From Business School to the Archives

– by Drew Campbell, archives intern

 

This semester, I began my junior year at the University of the Sciences. After I made my schedule for the semester, I realized how much time I had after my classes ended for the day. I wanted to find an internship opportunity because I have always been able to learn more from working than from sitting in a classroom. As a student in a university environment where science is the main focus, I wanted to spend some time not in a lab, but with history.

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Ad nonum sic proceditur

The text on this binding is part of Thomas Aquinas’ Summa Theologiae.  The front cover contains a section of the Third Part [Christ], Question 68 [Of Those Who Receive Baptism], Articles 8 [Whether faith is required on the part of the one baptized] and 9 [Whether children should be baptized].  The back cover contains a section of the Third Part [Christ], Question 72 [Of The Sacrament of Confirmation], Articles 4 [Whether the proper form of this sacrament is: “I sign thee with the sign of the cross,” etc.] and 5 [Whether the sacrament of Confirmation imprints a character].

 

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Reading feces, from scatomancy to coprology

– by Wood Institute travel grantee, Guy Schaffer*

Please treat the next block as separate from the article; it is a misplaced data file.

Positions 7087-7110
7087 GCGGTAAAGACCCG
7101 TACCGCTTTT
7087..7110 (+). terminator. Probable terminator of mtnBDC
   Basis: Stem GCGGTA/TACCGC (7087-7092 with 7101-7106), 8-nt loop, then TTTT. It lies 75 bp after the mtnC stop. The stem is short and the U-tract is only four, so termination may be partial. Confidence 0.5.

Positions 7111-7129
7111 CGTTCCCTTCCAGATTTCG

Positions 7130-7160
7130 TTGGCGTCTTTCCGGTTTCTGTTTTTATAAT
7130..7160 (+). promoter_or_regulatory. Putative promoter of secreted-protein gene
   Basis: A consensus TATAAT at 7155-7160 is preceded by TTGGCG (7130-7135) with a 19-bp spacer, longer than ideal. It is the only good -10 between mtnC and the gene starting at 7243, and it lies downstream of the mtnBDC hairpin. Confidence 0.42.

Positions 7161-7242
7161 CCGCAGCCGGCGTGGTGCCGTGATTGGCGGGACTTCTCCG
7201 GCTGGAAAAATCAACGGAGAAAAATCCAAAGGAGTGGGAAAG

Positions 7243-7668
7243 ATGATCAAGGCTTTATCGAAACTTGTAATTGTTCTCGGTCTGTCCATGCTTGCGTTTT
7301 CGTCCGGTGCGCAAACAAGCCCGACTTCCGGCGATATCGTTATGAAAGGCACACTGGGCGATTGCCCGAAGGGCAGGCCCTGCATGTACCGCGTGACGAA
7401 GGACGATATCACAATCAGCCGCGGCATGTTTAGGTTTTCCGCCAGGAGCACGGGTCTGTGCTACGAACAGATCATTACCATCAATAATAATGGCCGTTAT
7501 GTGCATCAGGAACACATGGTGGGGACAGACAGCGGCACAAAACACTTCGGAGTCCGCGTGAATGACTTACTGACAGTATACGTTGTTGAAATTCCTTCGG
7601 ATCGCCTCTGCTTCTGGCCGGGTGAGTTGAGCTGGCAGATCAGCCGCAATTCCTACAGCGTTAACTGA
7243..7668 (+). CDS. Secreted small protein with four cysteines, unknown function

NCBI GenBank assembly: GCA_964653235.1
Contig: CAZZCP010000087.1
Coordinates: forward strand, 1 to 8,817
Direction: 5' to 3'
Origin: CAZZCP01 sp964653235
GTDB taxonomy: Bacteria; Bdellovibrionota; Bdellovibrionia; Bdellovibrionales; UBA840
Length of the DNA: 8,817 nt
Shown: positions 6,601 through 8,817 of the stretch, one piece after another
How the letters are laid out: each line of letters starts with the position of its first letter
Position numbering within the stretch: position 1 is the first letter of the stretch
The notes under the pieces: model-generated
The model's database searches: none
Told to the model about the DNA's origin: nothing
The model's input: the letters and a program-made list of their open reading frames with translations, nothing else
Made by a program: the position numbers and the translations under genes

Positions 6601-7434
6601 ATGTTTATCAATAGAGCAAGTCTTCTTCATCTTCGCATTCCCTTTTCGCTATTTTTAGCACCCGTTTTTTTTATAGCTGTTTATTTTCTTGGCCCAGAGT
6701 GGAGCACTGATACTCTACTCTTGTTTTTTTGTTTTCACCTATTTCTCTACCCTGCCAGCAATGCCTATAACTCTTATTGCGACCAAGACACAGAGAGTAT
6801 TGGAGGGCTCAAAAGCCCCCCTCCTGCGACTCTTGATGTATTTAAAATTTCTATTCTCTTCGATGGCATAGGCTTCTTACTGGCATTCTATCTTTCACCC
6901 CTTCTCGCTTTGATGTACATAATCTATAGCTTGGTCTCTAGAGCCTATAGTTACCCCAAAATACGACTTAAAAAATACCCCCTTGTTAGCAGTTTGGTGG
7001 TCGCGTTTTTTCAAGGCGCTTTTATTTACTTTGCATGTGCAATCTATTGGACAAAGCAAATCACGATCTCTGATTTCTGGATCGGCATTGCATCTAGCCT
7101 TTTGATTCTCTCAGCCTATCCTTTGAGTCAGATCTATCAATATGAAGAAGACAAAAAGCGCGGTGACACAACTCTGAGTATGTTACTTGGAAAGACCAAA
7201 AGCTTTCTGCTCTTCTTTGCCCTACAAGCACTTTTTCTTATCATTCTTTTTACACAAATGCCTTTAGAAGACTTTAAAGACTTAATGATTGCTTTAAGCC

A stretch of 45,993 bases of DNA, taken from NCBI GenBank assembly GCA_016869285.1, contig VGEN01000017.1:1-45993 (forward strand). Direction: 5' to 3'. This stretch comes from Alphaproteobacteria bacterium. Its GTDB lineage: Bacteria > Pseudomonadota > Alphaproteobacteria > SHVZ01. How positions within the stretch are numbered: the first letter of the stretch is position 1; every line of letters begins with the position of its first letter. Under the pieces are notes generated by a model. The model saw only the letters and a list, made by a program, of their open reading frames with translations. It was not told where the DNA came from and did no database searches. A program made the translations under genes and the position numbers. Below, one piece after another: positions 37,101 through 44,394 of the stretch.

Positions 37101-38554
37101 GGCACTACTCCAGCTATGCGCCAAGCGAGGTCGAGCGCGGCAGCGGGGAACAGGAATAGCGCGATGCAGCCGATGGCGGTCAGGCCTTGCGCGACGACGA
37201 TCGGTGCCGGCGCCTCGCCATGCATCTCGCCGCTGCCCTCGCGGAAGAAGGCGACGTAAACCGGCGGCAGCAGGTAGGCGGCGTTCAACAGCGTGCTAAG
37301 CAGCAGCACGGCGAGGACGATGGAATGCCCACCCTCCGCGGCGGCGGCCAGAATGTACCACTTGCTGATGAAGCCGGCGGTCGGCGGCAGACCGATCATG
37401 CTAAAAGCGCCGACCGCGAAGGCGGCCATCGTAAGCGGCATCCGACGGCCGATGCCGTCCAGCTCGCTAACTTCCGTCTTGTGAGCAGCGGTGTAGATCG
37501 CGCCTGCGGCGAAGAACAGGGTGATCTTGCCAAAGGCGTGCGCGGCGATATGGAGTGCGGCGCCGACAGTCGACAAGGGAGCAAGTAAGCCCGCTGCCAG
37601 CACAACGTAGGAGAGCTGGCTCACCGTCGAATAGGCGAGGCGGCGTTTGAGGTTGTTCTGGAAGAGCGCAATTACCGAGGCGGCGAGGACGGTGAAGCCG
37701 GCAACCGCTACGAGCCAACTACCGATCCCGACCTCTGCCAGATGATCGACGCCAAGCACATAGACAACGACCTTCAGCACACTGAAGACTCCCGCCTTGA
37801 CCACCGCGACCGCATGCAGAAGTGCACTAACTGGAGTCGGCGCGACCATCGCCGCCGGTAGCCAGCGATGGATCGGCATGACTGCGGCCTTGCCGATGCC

Four years ago, Kathy High and I started an artistic investigation into fecal microbiota transplantation (FMT), a medical treatment in which stool from a healthy donor is used to replenish the intestinal microbes of an unhealthy patient. The treatment has been approved for a chronic bacterial infection—C. difficile—and it is currently in clinical trials for inflammatory bowel disease, as well as for illnesses that are only tangentially intestinal: depression, autism, chronic fatigue, Parkinson’s, and others.

Through this engagement with feces, we’ve become curious both about the current culture of fear and control around feces, and the kinds of hope that we see people take on when they talk about FMT. We came to the Historical Medical Library at the College of Physicians of Philadelphia to try to trace a genealogy of our contemporary relationship with feces. In our history of shit, we wanted to probe the annals of proctology to search for different kinds of frameworks for imagining the relationship between feces and health, in the hopes of finding new conceptual tools for exploring the future of shit.

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